Sunday, June 28, 2015
Book review 349: The Jews in the Time of Jesus
Rabbi Wylen’s survey (written for an undergraduate course) is balanced, humane and backwards.
In “Jews in the Time of Jesus,” one of his two main themes is that we don’t know much about the subject. Almost anything you might wish to think about the topic has to be hedged about with warnings about missing or obscure sources, accreted misunderstandings and prejudice.
Just so, but we do know one thing for certain sure: There never was a Jesus, if by that we mean a man who wandered around Judea (as it was called by the Romans) raising people from the dead. In 200 pages, Wylen never mentions it, though he does allude, briefly, to stories of other Jewish masters who were reported to raise the dead.
I’d have thought that was important, but Wylen says it is outside the scope of historical inquiry. I can imagine believers saying, well, so much for historical inquiry. Non-believers will say, so, what’s your point?
Wylen’s other points — if you can get beyond that big one — are good: that it is impossible to understand Christian scriptures without knowing Jewish practices (though these are more than a little unclear for the relevant period); that Christianity was not a development of and definitely not a replacement for Judaism but a parallel growth from earlier practices along with rabbinic Judaism — both enjoyed their great creative period about the same time.
The crux is, what was what Wylen calls “Second Temple Judaism”? How different was it from the pre-Exilic religion, and whence did it come? (Wylen would object to “religion” here; in our sense, it did not exist in ancient times. Each group followed its own “way,” but there was no sense of a separate religion, although Jews did believe in a separate covenant with one God.)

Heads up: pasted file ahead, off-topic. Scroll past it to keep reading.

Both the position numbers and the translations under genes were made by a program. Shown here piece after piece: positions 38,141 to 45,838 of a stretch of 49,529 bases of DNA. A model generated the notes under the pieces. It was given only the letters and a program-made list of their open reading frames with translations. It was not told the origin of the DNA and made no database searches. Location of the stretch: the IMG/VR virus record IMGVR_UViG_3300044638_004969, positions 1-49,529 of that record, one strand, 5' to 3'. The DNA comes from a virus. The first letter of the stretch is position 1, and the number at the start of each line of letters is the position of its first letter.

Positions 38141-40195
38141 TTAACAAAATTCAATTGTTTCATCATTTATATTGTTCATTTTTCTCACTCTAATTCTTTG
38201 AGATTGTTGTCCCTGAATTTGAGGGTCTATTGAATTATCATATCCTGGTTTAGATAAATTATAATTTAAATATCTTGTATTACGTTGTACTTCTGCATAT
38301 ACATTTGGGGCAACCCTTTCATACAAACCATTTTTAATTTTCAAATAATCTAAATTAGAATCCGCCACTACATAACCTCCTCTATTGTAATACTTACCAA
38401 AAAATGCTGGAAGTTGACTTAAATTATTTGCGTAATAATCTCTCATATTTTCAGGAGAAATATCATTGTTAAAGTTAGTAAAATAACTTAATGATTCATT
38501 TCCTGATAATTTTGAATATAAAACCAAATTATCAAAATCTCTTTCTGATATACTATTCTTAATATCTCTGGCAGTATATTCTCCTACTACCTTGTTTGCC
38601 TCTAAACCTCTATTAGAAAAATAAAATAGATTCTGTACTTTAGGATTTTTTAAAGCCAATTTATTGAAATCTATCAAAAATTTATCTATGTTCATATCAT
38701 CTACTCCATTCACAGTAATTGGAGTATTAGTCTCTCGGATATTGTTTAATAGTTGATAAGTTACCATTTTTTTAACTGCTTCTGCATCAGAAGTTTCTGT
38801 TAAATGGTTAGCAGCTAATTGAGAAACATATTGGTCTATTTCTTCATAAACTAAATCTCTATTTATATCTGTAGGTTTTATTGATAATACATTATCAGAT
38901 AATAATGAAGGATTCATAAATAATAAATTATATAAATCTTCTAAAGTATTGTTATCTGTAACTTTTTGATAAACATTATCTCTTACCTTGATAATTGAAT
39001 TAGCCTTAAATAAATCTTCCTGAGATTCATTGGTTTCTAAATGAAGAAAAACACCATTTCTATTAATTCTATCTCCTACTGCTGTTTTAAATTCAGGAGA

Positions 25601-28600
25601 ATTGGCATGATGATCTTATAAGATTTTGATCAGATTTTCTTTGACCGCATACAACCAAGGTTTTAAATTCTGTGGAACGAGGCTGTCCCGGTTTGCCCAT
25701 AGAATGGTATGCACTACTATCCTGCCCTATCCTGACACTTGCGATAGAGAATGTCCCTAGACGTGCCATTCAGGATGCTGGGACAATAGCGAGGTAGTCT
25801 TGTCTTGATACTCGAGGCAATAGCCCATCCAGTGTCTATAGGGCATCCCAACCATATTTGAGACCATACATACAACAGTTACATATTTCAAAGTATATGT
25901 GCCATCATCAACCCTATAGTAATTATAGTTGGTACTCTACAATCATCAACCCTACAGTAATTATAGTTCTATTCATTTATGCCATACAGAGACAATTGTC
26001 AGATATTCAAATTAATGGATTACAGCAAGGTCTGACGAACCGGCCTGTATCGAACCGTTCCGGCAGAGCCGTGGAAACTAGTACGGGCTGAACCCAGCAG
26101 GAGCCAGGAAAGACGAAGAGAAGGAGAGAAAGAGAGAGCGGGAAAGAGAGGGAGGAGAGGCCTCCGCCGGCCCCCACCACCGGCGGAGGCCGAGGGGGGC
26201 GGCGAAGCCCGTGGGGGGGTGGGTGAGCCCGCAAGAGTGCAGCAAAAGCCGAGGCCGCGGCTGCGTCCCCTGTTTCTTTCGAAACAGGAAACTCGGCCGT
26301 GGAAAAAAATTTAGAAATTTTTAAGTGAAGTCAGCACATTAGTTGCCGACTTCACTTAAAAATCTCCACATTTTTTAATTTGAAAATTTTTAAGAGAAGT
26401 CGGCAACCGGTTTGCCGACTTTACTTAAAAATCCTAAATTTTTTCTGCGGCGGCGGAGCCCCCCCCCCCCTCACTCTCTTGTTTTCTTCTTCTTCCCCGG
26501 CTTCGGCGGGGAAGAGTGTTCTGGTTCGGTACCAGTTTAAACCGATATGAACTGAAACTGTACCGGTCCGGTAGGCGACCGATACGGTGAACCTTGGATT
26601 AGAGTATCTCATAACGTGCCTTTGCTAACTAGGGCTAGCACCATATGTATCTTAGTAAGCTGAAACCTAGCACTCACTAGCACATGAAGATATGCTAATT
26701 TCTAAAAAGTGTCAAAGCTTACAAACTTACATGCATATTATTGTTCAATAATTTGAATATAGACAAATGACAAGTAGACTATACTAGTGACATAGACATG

Summarizing recent (late 20th c.) scholarship, Wylen is scathing about the misunderstandings caused by ignorance of Jewish texts. He is on firm ground here. The funniest example was a Christian, Jeremias, who proclaimed that Jews addressed god as Father but never as Abba (Daddy) the way Jesus did, so opening a huge gap in the moral quality of the two religions, Judaism and Christianity.
Jeremias did not know Hebrew, so his cocksureness was ridiculous (but, in my experience, 100 proof Christian); but it was worse even than that. Jeremias sent his grad students (who did know Hebrew) searching for a Jewish Abba. They did not find one.
They would have had they looked in the Talmud, Wylen says in his most acid statement.
(It is hard to believe they would not have looked in the Talmud unless they were determined not to find what they claimed to look for.)
Wylen is not generally acid, preferring instead to hope for a mutually cordial interaction between Christians and Jews once they get to understand each other. For a Christian reader who is not conversant with Jewish thought, one of the benefits of reading “The Jews in the Times of Jesus” could be learning why Jews have been and still are insulted by common Christian conceptions, including some maintained by Christians who think of themselves as friends of Jews.
For someone who is not an evangelical Christian but was surrounded by them (as I was), the main lesson to be drawn from Wylen’s little book is that they really are the ignoramuses I always thought they were.
It is a main point for Wylen that the Pharisees were not the dry, cold, legalistic prigs that the early Christians said they were. Somewhat ironically, then, we know more about Jewish legal practices of the time because the Pharisees may not have been dry legists but they were intensely concerned with the law.
As a result, one of the few areas of Jewish life in the time of Jesus that Rabbi Wylen is quite confident about is court procedure. And it turns out that the story of the central drama of Christianity — the arrest, trial, conviction and execution of Jesus — cannot have occurred as described in the gospels, because, unlike non-capital trials, in Jewish procedure a trial and the sentence of death could not occur on the same day. Thus no capital trial could have been held on the day before Passover.
And so much for the inerrancy of the sacred texts.